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Re: [Qemu-devel] [ANNOUNCE] qemu-test: a set of tests scripts for QEMU

From: Avi Kivity
Subject: Re: [Qemu-devel] [ANNOUNCE] qemu-test: a set of tests scripts for QEMU
Date: Wed, 28 Dec 2011 19:21:24 +0200
User-agent: Mozilla/5.0 (X11; Linux x86_64; rv:8.0) Gecko/20111115 Thunderbird/8.0

On 12/28/2011 06:42 PM, Anthony Liguori wrote:
>> In fact using linux as a guest negates that.  First of all, which linux
>> version? if it's fixed, you'll eventually miss functionality and need to
>> migrate.  If it keeps changing, so does your test, and it will keep
>> breaking.
> The kernel is a git submodule so it's a very specific version.  Yes,
> we may need to bump the version down the road and obviously, if we
> have to change any tests in the process, we can.

Having a full linux source as part of the build process detracts
somewhat from the advantages here.

>> Using Linux as a guest allows you to do system tests (ping was an
>> example) but doesn't allow you to do unit tests (test regression where
>> if this bit in that register was set, but if them bits in thar registers
>> were clear, then the packet would be encoded with ROT-26 before being
>> sent out).
>> I think qemu-test needs to use its own drivers which allow full control
>> over what you do with the hardware.  Otherwise, a regression that only
>> shows up in non-Linux guests will not be testable with qemu-test.
> I think you're advocating for qtest.  This is another important part
> of my testing strategy.  I haven't received a lot of input on that RFC...
> http://mid.gmane.org/address@hidden
> But there's certain things that I still consider to be unit testing
> (like basic networking tests) that I don't want to have to write with
> qtest.  I'm not up for writing a TCP/IP stack in Python...

A ping test is not a unit test.

The ping test is already covered by kvm-autotest; just set up a config
that runs just that; after the initial run you'll have a guest installed
so it'll be quick.  If we have a DSL guest it'll even be very quick.

To test the various NIC emulations, you don't need a full TCP stack,
just like you didn't need to write an NTP implementation for qtest's rtc
test.  Instead you just poke values until it sends out a packet.  If you
want to test virtio-net with both direct and indirect buffers, you can
only do that with a unit test, you can't do it using a full linux guest
since it has its own ideas of when to use indirects and when to avoid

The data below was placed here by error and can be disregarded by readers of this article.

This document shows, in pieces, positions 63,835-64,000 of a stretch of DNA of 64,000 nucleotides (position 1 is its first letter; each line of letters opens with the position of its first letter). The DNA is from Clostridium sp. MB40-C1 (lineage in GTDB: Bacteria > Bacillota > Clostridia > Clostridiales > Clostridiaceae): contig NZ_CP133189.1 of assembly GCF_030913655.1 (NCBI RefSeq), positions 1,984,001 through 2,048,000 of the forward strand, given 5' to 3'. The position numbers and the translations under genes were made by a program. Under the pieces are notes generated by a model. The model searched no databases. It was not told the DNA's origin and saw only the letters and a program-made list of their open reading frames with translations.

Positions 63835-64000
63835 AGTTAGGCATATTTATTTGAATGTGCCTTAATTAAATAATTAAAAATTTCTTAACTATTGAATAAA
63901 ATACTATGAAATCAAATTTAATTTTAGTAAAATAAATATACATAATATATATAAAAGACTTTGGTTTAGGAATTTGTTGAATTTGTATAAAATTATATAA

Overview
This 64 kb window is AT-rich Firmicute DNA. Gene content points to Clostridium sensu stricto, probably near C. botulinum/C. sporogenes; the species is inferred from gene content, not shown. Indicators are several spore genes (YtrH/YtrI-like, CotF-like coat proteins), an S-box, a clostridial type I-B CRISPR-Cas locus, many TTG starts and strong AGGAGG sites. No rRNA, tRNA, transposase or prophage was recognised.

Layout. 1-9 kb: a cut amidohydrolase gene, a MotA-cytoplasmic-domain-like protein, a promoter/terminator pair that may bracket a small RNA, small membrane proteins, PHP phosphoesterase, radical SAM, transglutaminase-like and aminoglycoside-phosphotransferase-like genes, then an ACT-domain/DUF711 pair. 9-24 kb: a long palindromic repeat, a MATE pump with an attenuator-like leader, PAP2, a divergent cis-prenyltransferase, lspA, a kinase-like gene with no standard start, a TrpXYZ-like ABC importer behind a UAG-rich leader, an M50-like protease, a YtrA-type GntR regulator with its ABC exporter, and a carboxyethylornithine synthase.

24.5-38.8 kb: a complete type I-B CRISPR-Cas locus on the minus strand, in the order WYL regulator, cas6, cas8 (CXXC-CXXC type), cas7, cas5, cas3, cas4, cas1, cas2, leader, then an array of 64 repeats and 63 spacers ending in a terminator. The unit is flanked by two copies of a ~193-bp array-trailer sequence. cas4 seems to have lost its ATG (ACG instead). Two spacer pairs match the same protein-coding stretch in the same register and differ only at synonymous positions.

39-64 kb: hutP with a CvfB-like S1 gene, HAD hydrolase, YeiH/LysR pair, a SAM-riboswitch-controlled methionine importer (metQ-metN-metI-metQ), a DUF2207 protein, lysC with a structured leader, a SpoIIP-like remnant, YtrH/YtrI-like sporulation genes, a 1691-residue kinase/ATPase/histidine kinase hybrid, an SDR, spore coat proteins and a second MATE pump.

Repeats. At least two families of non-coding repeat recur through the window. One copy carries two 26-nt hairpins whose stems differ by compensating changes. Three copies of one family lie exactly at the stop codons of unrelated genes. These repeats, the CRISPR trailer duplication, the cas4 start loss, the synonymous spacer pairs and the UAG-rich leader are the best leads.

them (for example, it may choose to always avoid them).

>> I suggest the following:
>>   - qemu-test: qemu unit tests
>>   - kvm-unit-tests: kvm unit tests
>>   - kvm-autotest: unit test drivers + system tests
> I would counter with:
> - gtester unit tests (test-visitor, test-qobject, etc., qemu-iotest)
> - qtest: low level, single device functional tests
> - kvm-unit-tests: low level, instruction-set level functional tests

Not really.  kvm-unit-tests tests things specific to kvm.

> - qemu-test: higher level functional/coverage tests (multiple device
>              interaction)
> - kvm-autotest: unit/functional test drivers + acceptance testing
> Note that the line I'm drawing is acceptance vs. functional testing,
> not unit vs. integration testing.  Technically, our unit tests are
> things like test-visitor.  Everything else is an integration test.
> But the separation between kvm-autotest is acceptance testing vs.
> functional testing.
> Acceptance testing is, "does Windows boot", "can I create three
> virtio-serial devices".
> Obviously, part of acceptance testing is, "does this set of functional
> tests pass".

Seems like a very blurry line.  Especially as the functional test is
weaker than either qtest and kvm-autotest.  I now have to agree with the
others that it's duplicate functionality.  Does it really matter whether
you're creating an image by compiling Linux and assembling and
initramfs, or by downloading Fedora.iso and installing it?  It's testing
exactly the same thing, guest boot and functionality.

Would you add live migration testing to qemu-test?  If yes, you're
duplicating some more.  If not, you're not doing functional or coverage
tests for that functionality.

>>> We shouldn't be discussing whether it's possible to merge the two
>>> tools, but rather what the technical benefits of doing so would be.
>>> Since at this point, there is almost no overlap between the two, I
>>> don't see any actual technical benefit to merging them.  I see benefit
>>> to autotest executing qemu-test, of course.
>> I'd say that running a ping test is a weak version of kvm-autotest's
>> system tests.
> Consider the Linux kernel to be our library of functionality to write
> our unit tests.  

I was about to say the same thing, but with a negative implication. 
Using Linux restricts your tests to what Linux does with the devices.

> I don't want to write a TCP/IP stack.  We aren't just grabbing a
> random distro kernel.  We're building one from scratch configured in a
> specific way.

How does that help?

> In theory, we could even host the kernel source on git.qemu.org and
> fork it to add more interesting things in the kernel (although I'd
> prefer not to do this, obviously).

That way lies madness, though it could be argued that it lies all around us.

error compiling committee.c: too many arguments to function

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